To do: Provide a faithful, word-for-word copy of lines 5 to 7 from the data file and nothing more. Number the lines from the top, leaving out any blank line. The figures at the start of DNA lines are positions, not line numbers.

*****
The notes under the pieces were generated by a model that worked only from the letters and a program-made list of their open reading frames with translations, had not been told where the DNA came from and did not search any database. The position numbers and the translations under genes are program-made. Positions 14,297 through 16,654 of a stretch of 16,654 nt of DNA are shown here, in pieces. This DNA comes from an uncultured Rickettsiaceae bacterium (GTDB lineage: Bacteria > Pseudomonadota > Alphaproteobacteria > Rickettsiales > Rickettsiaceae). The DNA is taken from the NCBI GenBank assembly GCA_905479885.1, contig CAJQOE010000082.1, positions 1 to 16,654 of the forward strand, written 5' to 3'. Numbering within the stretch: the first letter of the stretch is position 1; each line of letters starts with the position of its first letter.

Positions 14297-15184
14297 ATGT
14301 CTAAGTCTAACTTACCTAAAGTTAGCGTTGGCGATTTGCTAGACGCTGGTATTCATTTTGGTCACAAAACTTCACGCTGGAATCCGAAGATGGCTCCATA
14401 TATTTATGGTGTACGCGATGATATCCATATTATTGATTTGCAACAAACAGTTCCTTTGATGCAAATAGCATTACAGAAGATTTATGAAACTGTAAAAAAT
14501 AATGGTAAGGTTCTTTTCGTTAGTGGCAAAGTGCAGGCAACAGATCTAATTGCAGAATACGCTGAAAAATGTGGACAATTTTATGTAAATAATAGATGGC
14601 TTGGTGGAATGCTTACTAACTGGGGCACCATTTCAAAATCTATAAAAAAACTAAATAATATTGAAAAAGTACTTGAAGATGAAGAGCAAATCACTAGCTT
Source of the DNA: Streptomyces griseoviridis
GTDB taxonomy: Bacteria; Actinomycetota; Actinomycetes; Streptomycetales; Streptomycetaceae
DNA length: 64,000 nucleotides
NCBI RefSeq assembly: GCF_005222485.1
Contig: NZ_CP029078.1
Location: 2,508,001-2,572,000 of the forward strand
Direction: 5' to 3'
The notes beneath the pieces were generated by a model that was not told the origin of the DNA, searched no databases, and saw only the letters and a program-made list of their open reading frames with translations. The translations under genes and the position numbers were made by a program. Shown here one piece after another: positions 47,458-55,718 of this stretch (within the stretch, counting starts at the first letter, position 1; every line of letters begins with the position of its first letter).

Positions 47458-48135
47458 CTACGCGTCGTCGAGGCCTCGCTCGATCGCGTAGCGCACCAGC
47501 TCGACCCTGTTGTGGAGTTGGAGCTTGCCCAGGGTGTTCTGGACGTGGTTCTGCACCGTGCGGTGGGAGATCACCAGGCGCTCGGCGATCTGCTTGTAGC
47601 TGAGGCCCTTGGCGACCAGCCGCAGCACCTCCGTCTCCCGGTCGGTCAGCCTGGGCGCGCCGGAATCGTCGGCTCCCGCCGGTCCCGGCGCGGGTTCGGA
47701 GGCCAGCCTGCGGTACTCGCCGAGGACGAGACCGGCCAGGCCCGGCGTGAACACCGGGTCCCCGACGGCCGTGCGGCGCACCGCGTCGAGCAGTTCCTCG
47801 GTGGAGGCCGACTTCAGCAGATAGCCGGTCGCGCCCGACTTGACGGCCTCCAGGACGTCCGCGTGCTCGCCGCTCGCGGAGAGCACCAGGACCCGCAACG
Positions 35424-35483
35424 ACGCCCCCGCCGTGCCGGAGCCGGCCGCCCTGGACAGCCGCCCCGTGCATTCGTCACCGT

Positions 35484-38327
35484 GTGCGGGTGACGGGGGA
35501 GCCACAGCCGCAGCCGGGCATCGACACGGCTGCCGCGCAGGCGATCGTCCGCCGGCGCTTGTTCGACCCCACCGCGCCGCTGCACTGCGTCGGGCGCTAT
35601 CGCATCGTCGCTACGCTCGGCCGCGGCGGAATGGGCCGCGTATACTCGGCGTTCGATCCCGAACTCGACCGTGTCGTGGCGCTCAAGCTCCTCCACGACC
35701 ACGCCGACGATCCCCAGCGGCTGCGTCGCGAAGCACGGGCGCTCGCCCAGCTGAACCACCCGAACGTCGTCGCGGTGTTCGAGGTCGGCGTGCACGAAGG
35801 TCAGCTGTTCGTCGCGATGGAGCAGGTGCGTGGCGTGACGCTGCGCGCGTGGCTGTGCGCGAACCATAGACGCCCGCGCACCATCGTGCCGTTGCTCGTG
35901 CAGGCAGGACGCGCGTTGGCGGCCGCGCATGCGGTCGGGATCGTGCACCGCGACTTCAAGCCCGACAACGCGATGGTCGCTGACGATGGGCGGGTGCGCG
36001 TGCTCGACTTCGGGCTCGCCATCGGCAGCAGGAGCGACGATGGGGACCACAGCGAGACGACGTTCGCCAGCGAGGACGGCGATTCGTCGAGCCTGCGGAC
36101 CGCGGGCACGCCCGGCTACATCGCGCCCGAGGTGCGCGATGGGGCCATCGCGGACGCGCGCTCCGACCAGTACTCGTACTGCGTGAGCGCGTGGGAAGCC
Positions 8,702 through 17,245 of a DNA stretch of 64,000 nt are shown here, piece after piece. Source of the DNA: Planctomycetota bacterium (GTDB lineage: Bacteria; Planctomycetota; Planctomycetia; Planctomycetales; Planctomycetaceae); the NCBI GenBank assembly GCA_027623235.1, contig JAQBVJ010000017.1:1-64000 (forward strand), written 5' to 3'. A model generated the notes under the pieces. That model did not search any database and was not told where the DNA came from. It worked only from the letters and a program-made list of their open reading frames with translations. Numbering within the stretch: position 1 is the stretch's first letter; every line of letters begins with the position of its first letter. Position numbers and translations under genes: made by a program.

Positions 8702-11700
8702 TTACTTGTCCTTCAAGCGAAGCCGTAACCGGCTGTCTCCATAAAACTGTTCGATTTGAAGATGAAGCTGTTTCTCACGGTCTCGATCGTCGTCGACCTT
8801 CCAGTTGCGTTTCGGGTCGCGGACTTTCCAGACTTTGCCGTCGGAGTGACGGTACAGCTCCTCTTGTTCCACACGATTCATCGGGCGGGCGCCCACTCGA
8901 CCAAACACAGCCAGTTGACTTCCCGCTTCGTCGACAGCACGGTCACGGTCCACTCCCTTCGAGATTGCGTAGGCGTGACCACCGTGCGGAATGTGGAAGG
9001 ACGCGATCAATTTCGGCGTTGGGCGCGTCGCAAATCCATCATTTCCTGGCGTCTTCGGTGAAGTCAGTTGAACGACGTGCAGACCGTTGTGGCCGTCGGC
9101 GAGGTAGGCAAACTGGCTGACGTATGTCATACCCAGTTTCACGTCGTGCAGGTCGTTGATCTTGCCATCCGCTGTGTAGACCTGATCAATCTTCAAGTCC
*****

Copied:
14401 TATTTATGGTGTACGCGATGATATCCATATTATTGATTTGCAACAAACAGTTCCTTTGATGCAAATAGCATTACAGAAGATTTATGAAACTGTAAAAAAT
14501 AATGGTAAGGTTCTTTTCGTTAGTGGCAAAGTGCAGGCAACAGATCTAATTGCAGAATACGCTGAAAAATGTGGACAATTTTATGTAAATAATAGATGGC
14601 TTGGTGGAATGCTTACTAACTGGGGCACCATTTCAAAATCTATAAAAAAACTAAATAATATTGAAAAAGTACTTGAAGATGAAGAGCAAATCACTAGCTT